Each year, many students leave home behind thousands of miles away to attend Yale, but that sense of home may be closer than they think.
Over the summer, Thaddeus Lee ’17 traveled to Sweden, Finland, the United Kingdom, France and Japan through an architecture travel fellowship from Yale. While studying architecture, he also found time to reflect on the meaning of home. This reflection manifested itself as an audiovisual project, which took on its final form as “A House of Light & Sound.”
The project featured two large screens facing one another onto which photographs of places Lee had visited while traveling were projected. The audio component was composed of ambient recordings also taken during Lee’s travels. Photographs and sounds did not always line up, as the recordings playing alongside any given photograph were not necessarily recorded in the same place as the picture.
Both visual and audio aspects were taken spontaneously, whenever something caught Lee’s attention. Together, they depict a variety of subjects, including landscapes, buildings, music and conversations.
“Each and every one of us has a home and we build that from our memories,” Lee said.
In a description on the gallery wall, Lee writes that both the photographs and recordings do not correspond to specific places, but rather weave a loosely joined narrative around his own conceptions of home and belonging. The story revolves around certain aspects of home, including some of which he categorizes as sacred, familiar and natural. To that end, the project features images and recordings from churches, the outdoors, summer homes and a Japanese temple.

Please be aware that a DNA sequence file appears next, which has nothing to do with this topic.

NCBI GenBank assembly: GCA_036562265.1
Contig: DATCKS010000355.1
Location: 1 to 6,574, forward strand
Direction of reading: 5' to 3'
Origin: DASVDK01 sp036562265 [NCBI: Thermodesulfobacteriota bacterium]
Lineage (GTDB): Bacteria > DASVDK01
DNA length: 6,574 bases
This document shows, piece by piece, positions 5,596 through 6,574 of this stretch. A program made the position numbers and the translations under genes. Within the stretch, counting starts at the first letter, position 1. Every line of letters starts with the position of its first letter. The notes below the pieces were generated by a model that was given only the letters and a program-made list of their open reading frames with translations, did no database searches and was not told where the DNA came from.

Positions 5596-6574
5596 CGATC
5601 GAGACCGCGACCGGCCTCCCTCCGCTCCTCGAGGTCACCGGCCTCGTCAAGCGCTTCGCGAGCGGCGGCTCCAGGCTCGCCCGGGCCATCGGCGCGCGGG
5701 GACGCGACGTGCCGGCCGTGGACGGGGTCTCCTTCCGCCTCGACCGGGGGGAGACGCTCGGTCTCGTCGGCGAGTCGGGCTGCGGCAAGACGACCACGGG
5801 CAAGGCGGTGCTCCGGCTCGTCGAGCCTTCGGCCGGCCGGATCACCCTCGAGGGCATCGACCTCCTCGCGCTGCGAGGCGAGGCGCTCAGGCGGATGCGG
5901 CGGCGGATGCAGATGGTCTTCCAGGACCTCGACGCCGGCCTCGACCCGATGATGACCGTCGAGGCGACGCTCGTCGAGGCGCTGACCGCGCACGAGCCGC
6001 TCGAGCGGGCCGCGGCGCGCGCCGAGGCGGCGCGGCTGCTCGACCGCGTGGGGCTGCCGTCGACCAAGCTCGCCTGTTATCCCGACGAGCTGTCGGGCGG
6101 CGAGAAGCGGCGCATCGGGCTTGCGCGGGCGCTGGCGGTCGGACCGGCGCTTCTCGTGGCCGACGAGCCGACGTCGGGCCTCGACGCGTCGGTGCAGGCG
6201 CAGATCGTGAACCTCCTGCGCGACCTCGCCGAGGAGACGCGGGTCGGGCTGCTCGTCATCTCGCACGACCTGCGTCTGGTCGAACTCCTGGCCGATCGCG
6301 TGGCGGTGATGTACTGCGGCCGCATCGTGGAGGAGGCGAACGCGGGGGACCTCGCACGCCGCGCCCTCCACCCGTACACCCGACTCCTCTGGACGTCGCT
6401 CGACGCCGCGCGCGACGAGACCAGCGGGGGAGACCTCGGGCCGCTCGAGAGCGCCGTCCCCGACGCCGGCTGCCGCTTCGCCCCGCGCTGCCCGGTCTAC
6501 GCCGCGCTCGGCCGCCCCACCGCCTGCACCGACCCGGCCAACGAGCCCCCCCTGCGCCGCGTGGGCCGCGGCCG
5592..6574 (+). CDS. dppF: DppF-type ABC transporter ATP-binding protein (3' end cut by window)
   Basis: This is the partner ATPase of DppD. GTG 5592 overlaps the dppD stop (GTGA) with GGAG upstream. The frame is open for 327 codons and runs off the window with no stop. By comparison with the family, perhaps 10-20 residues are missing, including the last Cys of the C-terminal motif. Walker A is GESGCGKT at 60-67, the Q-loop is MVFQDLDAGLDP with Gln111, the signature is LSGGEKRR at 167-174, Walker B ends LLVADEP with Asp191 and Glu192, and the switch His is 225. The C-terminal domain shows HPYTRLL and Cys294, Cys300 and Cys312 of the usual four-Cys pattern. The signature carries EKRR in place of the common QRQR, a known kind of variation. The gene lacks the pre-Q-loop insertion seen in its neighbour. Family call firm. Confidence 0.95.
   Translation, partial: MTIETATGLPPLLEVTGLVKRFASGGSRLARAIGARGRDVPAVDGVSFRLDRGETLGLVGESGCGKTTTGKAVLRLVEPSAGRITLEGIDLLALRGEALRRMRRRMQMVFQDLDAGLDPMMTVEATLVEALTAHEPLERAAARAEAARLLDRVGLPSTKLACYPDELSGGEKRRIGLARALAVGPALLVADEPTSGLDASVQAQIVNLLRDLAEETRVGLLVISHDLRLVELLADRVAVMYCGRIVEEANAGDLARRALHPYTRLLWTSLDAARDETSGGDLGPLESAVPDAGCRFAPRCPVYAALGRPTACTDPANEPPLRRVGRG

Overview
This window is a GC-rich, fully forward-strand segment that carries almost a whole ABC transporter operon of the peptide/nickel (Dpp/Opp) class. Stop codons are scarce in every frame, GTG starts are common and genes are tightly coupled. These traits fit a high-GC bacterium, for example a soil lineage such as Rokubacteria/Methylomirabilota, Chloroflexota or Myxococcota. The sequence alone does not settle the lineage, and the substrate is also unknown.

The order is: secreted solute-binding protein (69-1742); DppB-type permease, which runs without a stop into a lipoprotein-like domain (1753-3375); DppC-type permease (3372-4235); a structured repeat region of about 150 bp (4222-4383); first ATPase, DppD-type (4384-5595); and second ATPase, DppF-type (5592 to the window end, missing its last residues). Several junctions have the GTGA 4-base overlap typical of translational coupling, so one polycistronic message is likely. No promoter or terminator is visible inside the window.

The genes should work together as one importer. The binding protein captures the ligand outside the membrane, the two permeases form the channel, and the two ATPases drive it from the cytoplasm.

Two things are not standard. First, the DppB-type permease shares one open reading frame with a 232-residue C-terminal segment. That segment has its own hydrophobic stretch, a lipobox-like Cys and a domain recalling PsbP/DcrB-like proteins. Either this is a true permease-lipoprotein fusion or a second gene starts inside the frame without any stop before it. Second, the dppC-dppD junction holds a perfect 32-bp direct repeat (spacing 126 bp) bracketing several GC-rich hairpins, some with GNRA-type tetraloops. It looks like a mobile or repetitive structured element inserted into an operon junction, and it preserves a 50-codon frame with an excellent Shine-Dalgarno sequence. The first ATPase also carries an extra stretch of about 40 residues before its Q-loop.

At a reception on Sunday evening, roughly 20 attendees gathered to take in the full experience. The space was thoroughly immersive, both visually and aurally, and the projector screens dominated the space while the audio was played in full stereo. Depending on the viewer’s location in the room, the sound varied, simulating the effect of actually being in the recorded environment.
Lee explained that he wanted to capture the feeling evoked when a person is an unfamiliar setting but still feels a sense of belonging. The project dealt heavily with questions of shared and transcendent experiences and places that bring these experiences to life. Lee spoke in particular about a church in Helsinki designed by an architect who is not a Christian, yet still manages to capture a sense of universality through its architecture. Lee said that he tried to incorporate this same universality into his project.
“Hopefully when people watch this they get a sense of nostalgia,” Lee said.
The reception also featured performances by poets from Jook Songs and Voke, two undergraduate spoken-word groups on campus. Attendees gathered in a circle in the darkened room, illuminated by the glow of the projector as poets performed their pieces, which each touched upon the theme of home.
Although his project included very few portrayals of people, Lee said that he still thought it was important to include live performances at the reception. The most powerful sound is made by the human voice, he said.
Despite the event’s communal atmosphere, the project still encouraged viewers to deal with differences and difficult situations.
“We don’t all have the same image of home,” Lee said.
Lee explained that while traveling, he essentially spent the summer alone. While he was able to feel at home in unfamiliar places, he found that was not always “comfortable.”
Lee said that he also drew inspiration from the challenging conversations about Yale and its community which took place last November. Lee noted that what gives Yale a sense of home is not the University’s physical space, but rather the community of people present at the school.
A House of Light & Sound is up in Maya’s Room in Silliman College until Friday.